It’s not the first time this has happened, nor will it likely be the last. On Friday, I lost all track of time while editing an article and left late for a meeting.
As I rushed into the building, I “saved time” by turning my phone to vibrate. Unfortunately, a woman leaving the building was also multi-tasking and ran into me as we both rounded the corner.
Because I’m a big believer in being nice, I immediately apologized. Apparently, the woman hadn’t read my favorite business book and griped at me, “Get off your phone while you’re walking!”
Now, it’s one thing to be rushed and slightly distracted. It’s another thing to be rushed and rude. Since I’m also a big believer in teachable moments, I told my new contact that there was no need to be rude, particularly when I apologized and she was just as much to blame for running into me.
This type of situation can put you in a real mood when you’re already walking into a meeting slightly late.
Part of our meeting agenda reflected one of our participant’s company philosophy: we had a safety minute. As it was explained to us, Company X is strongly committed to personal and employee safety. Thus, all meetings begin with a one-minute safety discussion.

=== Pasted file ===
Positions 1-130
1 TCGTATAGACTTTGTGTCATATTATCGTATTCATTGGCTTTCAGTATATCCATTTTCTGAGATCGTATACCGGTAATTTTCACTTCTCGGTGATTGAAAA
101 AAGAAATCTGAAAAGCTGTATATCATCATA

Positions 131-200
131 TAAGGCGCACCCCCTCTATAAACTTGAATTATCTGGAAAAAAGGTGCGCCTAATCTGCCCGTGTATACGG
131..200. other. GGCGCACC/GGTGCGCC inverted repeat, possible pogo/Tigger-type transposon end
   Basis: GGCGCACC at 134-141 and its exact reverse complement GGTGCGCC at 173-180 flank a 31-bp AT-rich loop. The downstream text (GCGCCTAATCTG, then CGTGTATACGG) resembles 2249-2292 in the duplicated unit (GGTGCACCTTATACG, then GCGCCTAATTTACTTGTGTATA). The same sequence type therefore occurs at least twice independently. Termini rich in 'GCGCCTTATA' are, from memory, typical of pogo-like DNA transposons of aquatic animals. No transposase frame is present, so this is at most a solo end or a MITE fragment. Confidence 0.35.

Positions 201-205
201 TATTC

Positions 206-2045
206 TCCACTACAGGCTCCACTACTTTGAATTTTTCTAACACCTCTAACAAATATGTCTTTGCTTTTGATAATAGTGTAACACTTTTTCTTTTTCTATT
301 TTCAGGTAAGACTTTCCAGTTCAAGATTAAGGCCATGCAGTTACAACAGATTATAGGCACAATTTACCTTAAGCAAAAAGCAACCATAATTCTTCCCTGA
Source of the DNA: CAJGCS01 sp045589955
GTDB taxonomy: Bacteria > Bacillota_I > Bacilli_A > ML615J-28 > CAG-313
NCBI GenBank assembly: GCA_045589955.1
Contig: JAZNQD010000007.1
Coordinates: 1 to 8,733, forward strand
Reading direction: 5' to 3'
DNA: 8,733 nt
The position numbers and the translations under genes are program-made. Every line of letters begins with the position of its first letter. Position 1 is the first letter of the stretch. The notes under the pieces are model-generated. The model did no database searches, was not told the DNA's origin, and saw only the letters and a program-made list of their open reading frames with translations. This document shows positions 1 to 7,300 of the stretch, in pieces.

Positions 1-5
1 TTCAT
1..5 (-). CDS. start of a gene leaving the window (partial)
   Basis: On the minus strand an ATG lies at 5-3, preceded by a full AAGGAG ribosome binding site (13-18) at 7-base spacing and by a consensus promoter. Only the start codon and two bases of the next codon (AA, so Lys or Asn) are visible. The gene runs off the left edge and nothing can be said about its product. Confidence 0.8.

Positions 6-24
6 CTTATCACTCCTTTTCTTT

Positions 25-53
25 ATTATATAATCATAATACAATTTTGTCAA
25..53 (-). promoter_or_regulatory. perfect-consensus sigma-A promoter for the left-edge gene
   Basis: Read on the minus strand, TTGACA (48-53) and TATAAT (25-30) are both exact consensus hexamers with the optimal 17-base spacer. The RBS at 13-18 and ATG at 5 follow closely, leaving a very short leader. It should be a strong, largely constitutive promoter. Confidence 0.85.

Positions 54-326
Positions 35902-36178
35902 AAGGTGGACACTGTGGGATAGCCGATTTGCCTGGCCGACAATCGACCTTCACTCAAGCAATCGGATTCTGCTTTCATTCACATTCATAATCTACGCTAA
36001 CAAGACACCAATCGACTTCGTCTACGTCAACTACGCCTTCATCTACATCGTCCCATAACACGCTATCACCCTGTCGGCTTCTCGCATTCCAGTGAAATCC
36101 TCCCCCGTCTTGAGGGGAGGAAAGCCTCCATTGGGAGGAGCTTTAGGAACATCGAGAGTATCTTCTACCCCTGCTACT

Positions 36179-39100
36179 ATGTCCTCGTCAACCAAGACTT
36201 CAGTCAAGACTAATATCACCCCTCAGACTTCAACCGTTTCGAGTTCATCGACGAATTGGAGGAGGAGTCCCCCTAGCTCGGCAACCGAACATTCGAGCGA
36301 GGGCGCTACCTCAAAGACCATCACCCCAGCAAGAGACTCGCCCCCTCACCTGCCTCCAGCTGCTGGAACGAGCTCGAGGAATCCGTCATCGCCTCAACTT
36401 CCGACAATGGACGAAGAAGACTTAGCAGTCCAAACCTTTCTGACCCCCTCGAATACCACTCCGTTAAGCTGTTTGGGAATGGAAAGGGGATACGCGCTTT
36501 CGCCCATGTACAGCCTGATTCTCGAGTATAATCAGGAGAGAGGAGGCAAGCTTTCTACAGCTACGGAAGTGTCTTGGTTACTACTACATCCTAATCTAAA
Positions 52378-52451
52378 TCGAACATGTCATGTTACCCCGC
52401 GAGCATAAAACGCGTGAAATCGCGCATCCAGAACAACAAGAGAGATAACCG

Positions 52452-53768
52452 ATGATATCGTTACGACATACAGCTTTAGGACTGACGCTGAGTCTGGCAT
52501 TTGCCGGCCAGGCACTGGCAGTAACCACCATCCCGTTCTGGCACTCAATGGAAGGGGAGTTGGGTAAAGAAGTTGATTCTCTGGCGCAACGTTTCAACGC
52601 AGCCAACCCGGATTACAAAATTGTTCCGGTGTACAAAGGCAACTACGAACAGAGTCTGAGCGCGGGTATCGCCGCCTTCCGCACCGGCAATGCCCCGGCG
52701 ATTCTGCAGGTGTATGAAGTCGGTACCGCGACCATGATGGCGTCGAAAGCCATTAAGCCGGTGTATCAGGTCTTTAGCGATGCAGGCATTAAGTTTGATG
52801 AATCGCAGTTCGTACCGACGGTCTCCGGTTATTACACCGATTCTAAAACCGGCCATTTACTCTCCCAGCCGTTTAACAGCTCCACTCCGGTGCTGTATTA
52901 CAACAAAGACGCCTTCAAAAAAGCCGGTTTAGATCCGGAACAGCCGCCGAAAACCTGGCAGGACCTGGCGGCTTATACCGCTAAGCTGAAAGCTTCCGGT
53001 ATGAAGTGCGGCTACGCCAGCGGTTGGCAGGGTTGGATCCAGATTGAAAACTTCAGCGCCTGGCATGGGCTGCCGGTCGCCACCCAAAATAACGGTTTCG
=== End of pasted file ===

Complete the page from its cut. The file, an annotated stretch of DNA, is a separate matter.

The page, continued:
(I feel certain that Company X’s safety minute as much reflects a commitment to a corporate insurance discount as it does a commitment to its employees.)
Thanks to Company X, I now know how to safely evacuate the Dallas InfoMart. After attending half a dozen meetings there, it is nice to finally know how to get out if there’s a fire.
Before moving to our next agenda item, we were asked if we had any other safety items to discuss. I raised my hand and shared: